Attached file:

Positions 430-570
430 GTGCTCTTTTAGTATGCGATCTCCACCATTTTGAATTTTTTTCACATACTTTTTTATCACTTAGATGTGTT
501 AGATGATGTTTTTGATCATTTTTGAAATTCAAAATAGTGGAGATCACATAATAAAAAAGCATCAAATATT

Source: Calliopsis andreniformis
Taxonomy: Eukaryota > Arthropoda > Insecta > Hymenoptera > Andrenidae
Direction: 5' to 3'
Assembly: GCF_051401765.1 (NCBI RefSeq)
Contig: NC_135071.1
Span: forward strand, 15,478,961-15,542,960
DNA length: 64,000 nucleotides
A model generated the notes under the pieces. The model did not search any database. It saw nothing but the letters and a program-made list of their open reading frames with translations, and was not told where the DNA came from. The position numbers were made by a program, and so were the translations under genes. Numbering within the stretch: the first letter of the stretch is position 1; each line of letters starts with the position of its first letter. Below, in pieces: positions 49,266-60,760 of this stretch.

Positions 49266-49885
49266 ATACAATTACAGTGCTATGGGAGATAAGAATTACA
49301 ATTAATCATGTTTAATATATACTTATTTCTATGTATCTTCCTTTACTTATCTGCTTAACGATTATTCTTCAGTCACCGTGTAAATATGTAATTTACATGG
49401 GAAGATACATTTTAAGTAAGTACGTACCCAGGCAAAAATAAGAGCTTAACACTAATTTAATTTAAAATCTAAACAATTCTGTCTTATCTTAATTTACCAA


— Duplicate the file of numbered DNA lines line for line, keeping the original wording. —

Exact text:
Positions 430-570
430 GTGCTCTTTTAGTATGCGATCTCCACCATTTTGAATTTTTTTCACATACTTTTTTATCACTTAGATGTGTT
501 AGATGATGTTTTTGATCATTTTTGAAATTCAAAATAGTGGAGATCACATAATAAAAAAGCATCAAATATT

Source: Calliopsis andreniformis
Taxonomy: Eukaryota > Arthropoda > Insecta > Hymenoptera > Andrenidae
Direction: 5' to 3'
Assembly: GCF_051401765.1 (NCBI RefSeq)
Contig: NC_135071.1
Span: forward strand, 15,478,961-15,542,960
DNA length: 64,000 nucleotides
A model generated the notes under the pieces. The model did not search any database. It saw nothing but the letters and a program-made list of their open reading frames with translations, and was not told where the DNA came from. The position numbers were made by a program, and so were the translations under genes. Numbering within the stretch: the first letter of the stretch is position 1; each line of letters starts with the position of its first letter. Below, in pieces: positions 49,266-60,760 of this stretch.

Positions 49266-49885
49266 ATACAATTACAGTGCTATGGGAGATAAGAATTACA
49301 ATTAATCATGTTTAATATATACTTATTTCTATGTATCTTCCTTTACTTATCTGCTTAACGATTATTCTTCAGTCACCGTGTAAATATGTAATTTACATGG
49401 GAAGATACATTTTAAGTAAGTACGTACCCAGGCAAAAATAAGAGCTTAACACTAATTTAATTTAAAATCTAAACAATTCTGTCTTATCTTAATTTACCAA